*x*. Following the normal cuckoo rules,*x*is moved to B[g(x)] and the exploration from there on must find an empty spot.

*k*with probability 2

^{-Ω(k)}. In cases 1 and 2, we can simply apply the encoding from before, since the path is simple. In case 3, let ℓ be the number of edges until the path meets itself. The number of edges after B[g(x)] is at least k-2ℓ. Thus, we have a simple path from x of length max{ℓ, k-2ℓ} = Ω(k), so the old argument applies.

**Two cycles.**We now arrive at the cases when cuckoo hashing really fails: the bipartite graph contains as a subgraph (1) a cycles with a chord; or (2) two cycles connected by a path (possibly a trivial path, i.e. the cycles simply share a vertex).

From the figure we see that, by removing two edges, we can always turn the bad subgraph into two paths starting at

*x*. We first encode those two paths as above, saving Ω(k), where k=size of the subgraph. Now we can add to the encoding the two infringing edges. For each, we can specify its identity with lg

*n*bits, and its two end points with O(lg k) bits (a lower order loss compared to

the Ω(k) saving). In return, we know their two hash codes, which are worth 4lg

*b*bits. Thus, the overall saving is at least 2lg

*n*bits.

We have shown that an insertion fails with probability O(1/n

^{2}). By a union bound, cuckoo hashing will handle any fixed set of

*n*elements with probability 1-O(1/n).

This bound is actually tight. Indeed, if three keys x,y,z have h(x)=h(y)=h(z) and g(x)=g(y)=g(z), then cuckoo hashing fails (this is the simplest obstruction subgraph). But such a bad event happens with probability (n choose 3)·b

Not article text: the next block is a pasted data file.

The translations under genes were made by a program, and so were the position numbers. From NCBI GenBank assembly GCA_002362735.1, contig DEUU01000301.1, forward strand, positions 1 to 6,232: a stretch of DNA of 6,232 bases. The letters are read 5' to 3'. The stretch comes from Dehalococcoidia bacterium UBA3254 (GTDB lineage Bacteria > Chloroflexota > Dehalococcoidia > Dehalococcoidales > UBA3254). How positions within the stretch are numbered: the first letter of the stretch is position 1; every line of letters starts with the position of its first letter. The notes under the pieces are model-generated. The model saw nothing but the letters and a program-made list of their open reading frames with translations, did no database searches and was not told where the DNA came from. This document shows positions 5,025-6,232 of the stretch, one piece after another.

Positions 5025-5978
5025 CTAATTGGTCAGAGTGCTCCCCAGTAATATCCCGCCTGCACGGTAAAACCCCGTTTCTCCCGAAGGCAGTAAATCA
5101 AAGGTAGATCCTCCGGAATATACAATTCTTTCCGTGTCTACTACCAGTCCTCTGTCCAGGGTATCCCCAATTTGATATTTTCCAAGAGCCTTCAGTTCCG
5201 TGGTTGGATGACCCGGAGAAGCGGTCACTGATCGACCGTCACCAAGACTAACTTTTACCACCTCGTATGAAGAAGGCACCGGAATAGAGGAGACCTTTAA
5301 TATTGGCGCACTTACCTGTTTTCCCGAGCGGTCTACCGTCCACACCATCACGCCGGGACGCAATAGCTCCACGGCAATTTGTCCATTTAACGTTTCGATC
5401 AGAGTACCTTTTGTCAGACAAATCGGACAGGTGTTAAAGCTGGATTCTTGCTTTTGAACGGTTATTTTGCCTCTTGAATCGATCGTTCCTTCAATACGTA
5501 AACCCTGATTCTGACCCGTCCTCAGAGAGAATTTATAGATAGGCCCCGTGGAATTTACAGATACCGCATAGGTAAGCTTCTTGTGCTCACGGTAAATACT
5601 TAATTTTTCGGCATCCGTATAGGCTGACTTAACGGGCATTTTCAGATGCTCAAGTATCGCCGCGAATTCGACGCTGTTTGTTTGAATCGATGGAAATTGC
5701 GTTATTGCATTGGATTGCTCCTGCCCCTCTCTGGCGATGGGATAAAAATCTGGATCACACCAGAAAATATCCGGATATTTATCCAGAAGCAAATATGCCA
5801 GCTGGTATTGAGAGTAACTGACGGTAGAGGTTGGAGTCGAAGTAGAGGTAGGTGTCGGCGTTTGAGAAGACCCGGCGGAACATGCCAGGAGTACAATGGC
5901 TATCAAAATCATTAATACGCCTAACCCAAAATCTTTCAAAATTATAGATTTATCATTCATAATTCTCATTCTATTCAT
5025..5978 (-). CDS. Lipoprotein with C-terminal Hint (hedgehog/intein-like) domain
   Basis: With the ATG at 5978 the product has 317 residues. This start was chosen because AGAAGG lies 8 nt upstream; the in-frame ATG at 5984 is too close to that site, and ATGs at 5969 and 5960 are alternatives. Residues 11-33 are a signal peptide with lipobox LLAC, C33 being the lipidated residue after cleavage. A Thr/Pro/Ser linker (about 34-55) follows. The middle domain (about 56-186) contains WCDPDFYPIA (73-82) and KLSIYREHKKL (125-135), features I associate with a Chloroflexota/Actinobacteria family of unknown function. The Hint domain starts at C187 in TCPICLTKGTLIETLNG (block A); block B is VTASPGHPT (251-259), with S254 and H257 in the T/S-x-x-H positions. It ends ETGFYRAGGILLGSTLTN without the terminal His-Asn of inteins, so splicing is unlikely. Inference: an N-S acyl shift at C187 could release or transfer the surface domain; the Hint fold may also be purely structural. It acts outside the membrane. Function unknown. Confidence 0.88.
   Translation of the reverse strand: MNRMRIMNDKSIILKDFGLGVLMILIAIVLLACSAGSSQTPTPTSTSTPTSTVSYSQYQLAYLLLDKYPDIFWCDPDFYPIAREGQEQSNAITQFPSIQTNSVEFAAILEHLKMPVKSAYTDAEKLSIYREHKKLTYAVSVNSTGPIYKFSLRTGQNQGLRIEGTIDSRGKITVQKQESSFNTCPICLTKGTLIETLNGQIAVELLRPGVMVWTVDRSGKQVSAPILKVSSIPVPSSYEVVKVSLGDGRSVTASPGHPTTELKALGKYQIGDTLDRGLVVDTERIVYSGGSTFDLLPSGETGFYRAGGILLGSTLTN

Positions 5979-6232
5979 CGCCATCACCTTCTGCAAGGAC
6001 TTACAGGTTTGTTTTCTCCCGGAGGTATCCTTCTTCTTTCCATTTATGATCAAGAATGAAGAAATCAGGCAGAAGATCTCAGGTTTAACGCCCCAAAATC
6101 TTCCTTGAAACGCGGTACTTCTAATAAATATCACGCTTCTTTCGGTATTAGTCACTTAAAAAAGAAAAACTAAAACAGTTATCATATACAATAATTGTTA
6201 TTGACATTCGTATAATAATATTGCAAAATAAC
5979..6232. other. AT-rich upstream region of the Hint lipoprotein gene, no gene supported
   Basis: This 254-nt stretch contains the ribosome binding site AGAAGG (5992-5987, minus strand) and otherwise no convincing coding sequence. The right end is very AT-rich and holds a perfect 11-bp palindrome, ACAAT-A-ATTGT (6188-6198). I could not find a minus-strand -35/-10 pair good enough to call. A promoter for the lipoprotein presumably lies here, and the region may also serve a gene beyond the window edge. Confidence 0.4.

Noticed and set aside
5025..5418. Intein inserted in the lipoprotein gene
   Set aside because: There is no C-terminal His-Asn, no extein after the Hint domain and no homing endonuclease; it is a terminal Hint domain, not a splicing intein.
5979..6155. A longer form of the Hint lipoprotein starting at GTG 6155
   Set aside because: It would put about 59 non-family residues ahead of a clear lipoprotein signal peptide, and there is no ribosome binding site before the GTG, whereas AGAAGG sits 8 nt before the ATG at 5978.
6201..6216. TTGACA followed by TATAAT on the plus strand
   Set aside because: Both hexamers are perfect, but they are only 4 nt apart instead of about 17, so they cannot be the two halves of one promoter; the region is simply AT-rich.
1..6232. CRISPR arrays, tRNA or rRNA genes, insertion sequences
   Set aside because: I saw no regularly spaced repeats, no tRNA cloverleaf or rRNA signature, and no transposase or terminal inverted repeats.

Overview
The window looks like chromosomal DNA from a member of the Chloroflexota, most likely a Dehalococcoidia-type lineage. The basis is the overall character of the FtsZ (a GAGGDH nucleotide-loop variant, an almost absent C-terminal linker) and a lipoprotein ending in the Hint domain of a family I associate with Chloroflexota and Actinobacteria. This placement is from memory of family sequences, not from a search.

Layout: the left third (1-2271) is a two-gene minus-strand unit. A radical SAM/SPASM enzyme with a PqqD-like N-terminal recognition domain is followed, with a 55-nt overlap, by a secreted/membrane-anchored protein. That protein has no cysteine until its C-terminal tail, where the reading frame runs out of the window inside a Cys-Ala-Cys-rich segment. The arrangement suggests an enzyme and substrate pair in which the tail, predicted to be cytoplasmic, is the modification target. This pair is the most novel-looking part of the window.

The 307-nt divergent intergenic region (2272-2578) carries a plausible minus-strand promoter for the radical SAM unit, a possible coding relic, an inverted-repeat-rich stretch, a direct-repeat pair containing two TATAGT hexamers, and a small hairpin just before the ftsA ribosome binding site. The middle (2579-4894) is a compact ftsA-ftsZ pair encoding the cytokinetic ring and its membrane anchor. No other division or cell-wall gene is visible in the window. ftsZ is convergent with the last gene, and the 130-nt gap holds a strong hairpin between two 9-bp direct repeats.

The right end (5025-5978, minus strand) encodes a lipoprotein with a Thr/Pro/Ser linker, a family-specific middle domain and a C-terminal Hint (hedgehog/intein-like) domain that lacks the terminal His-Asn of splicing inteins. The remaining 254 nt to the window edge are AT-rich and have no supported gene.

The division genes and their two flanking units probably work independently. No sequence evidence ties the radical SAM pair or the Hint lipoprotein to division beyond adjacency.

^{2}/ b

^{6}= Θ(1/n).

## 6 comments:

This is a nice idea that looks like another application of "Moser's Method," but there's something I don't quite get.

In your encoding proof, H is entropy of the bitstring h(x_1),g(x_1),...,h(x_n),g(x_n).

Can you recover this bitstring from the encoding? As far as I can see, you can discover which edges are in the Cuckoo graph, but not which keys generated those edges. Or did I miss something?

I haven't looked at Moser's paper, but, given the blog-hype it received, I sincerely hope he does something smarter than just expressing probabilities in encoding terminology. This is a trivial idea that I presume many people had.

As for the encoding, an edge is identical to a key. In other words, I may assume that the keys are {1,...,n}. You notice how I always say that I am encoding an edge with lg n bits.

To put it in your terminology, there are n edges h(x_i)--g(x_i). I can encode which edge is involved in some subgraph using lg n bits. So I do indeed recover the h and g values for all edges.

Ah, ok. I see it now. This is the part I missed:

all edges of the path, in order, taking (k-1)lg n bitsI didn't understand that this gives you the key that generated each edge, so you can fully recover the functions g and h.

Thanks,

Pat

By the way Moser's proof is essentially an encoding proof. It basically shows that, after some startup cost, each step of the algorithm compresses k random bits into log(dk) bits. So as long as log(dk) < k, there had better not be too many steps.

Glad you figured it out!

Again, I believe Moser's paper got its hype because it did something smart in its handling of the Lovász lemma (which I don't understand, since I didn't think about this problem -- which is probably also the case for 90% of the hype-generators, but that's another story :). It's certainly not the case that this paper is the root of all encoding proofs :)